“The most important thing in filing a lawsuit is that  local enterprises have to get accurate information in time, but this does not happen,” she said.

Businesses require import and export figures which are available with the customs department but not accessible, Loan said.

“It will be very difficult for local firms to win a lawsuit if they have not enough figures to demonstrate that foreign products are being sold at dumping prices in the domestic market.”

To help local enterprises effectively use trade protection measures, authorities should build an accurate database of import volumes and local consumption of foreign products, and facilitate domestic firms’ access to this information, she said.

Act together

Thang said another reason for the current situation is weak cooperation among the firms themselves. Unfair competition from imported products can affect local businesses differently, with some suffering greater losses than others, but they should act together to have a common voice and pool their resources better, he said.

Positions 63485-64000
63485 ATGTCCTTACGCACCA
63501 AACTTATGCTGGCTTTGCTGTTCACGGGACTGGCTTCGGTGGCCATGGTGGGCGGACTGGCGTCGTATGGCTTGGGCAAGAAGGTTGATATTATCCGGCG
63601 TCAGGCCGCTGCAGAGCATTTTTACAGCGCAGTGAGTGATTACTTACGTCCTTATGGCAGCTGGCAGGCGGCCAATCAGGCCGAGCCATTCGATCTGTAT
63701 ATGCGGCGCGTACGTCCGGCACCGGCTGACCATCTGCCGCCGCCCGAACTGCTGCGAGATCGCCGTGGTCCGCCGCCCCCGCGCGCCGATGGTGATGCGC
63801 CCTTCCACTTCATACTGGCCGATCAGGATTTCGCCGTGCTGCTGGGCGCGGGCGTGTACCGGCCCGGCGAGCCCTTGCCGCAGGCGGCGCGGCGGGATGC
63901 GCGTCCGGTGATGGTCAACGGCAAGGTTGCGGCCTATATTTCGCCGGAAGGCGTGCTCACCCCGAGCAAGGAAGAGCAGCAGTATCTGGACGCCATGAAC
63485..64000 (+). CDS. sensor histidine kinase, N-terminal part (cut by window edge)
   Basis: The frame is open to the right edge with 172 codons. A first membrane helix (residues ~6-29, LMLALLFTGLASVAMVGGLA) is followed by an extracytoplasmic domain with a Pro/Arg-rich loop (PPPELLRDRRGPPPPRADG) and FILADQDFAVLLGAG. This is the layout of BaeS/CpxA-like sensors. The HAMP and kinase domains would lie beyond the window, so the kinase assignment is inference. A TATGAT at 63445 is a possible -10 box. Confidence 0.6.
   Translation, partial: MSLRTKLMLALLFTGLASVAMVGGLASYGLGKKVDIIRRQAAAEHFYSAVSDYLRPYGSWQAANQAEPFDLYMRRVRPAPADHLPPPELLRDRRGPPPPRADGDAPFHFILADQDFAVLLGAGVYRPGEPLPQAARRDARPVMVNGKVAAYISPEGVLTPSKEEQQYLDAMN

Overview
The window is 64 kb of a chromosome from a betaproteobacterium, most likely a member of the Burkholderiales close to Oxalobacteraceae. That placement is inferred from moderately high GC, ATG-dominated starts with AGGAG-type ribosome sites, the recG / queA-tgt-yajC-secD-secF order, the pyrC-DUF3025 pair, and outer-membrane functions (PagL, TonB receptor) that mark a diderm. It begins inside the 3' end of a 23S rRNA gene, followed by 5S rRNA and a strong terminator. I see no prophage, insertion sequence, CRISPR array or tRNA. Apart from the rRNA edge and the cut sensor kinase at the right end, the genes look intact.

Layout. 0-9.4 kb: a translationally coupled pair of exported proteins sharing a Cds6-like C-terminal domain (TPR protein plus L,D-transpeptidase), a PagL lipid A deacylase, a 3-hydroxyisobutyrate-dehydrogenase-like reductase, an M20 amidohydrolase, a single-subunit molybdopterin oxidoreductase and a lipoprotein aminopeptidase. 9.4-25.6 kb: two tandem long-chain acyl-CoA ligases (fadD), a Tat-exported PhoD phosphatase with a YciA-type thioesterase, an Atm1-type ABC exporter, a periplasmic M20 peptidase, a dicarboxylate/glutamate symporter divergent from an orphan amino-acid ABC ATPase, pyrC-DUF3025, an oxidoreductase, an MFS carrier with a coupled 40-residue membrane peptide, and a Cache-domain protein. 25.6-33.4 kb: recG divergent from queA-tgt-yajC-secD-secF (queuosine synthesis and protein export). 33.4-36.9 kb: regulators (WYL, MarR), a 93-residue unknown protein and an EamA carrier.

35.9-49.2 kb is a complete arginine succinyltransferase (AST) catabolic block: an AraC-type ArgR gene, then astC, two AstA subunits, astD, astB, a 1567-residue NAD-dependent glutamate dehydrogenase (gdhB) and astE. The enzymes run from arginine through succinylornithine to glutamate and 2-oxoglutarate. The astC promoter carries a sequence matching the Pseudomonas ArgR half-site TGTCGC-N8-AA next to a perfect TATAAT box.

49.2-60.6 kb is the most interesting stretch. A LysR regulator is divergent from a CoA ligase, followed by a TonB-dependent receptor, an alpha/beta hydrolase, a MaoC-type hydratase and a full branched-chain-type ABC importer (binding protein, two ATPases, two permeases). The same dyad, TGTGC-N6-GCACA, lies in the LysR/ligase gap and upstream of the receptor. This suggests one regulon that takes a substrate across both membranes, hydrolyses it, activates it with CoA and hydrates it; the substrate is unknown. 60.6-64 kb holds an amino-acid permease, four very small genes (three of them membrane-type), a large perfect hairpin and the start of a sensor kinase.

He said business associations should have been more proactive in protecting their members’ rights. Instead, they seem to have resigned themselves to suffering from unfair competition in the local market and making losses, he added.

The situation can get much worse, as imports are set to increase from this year as Vietnam gradually reduces tariffs on goods from Southeast Asian countries on the way to removing them completely in 2018 under the ASEAN Free Trade Agreement. Among the increasing imports, unfair competition including dumping is bound to happen, so it is incumbent on Vietnamese firms to take measures to better protect themselves, bound to be unfair imported products in the market, Thang said.